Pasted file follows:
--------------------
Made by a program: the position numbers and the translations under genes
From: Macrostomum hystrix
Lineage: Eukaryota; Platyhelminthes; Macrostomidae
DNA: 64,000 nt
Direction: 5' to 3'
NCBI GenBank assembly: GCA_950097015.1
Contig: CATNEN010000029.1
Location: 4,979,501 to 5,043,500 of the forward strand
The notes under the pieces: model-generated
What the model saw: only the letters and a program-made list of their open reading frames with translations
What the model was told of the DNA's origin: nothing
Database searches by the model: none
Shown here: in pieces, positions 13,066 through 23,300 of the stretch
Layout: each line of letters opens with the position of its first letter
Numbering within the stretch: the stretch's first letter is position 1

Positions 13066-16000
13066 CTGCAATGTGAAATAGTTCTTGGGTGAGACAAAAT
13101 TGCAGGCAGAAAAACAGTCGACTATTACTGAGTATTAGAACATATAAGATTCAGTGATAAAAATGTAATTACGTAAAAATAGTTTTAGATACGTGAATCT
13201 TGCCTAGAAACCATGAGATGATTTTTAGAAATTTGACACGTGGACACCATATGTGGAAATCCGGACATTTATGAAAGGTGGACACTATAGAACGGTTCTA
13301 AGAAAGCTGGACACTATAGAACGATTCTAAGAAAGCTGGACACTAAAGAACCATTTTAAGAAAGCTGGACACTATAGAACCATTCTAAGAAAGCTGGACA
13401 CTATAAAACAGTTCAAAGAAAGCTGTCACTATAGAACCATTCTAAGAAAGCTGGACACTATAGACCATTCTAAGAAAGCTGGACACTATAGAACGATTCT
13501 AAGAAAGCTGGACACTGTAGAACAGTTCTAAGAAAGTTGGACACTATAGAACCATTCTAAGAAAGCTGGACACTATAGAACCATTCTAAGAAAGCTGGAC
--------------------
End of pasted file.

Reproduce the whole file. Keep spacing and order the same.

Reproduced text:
Made by a program: the position numbers and the translations under genes
From: Macrostomum hystrix
Lineage: Eukaryota; Platyhelminthes; Macrostomidae
DNA: 64,000 nt
Direction: 5' to 3'
NCBI GenBank assembly: GCA_950097015.1
Contig: CATNEN010000029.1
Location: 4,979,501 to 5,043,500 of the forward strand
The notes under the pieces: model-generated
What the model saw: only the letters and a program-made list of their open reading frames with translations
What the model was told of the DNA's origin: nothing
Database searches by the model: none
Shown here: in pieces, positions 13,066 through 23,300 of the stretch
Layout: each line of letters opens with the position of its first letter
Numbering within the stretch: the stretch's first letter is position 1

Positions 13066-16000
13066 CTGCAATGTGAAATAGTTCTTGGGTGAGACAAAAT
13101 TGCAGGCAGAAAAACAGTCGACTATTACTGAGTATTAGAACATATAAGATTCAGTGATAAAAATGTAATTACGTAAAAATAGTTTTAGATACGTGAATCT
13201 TGCCTAGAAACCATGAGATGATTTTTAGAAATTTGACACGTGGACACCATATGTGGAAATCCGGACATTTATGAAAGGTGGACACTATAGAACGGTTCTA
13301 AGAAAGCTGGACACTATAGAACGATTCTAAGAAAGCTGGACACTAAAGAACCATTTTAAGAAAGCTGGACACTATAGAACCATTCTAAGAAAGCTGGACA
13401 CTATAAAACAGTTCAAAGAAAGCTGTCACTATAGAACCATTCTAAGAAAGCTGGACACTATAGACCATTCTAAGAAAGCTGGACACTATAGAACGATTCT
13501 AAGAAAGCTGGACACTGTAGAACAGTTCTAAGAAAGTTGGACACTATAGAACCATTCTAAGAAAGCTGGACACTATAGAACCATTCTAAGAAAGCTGGAC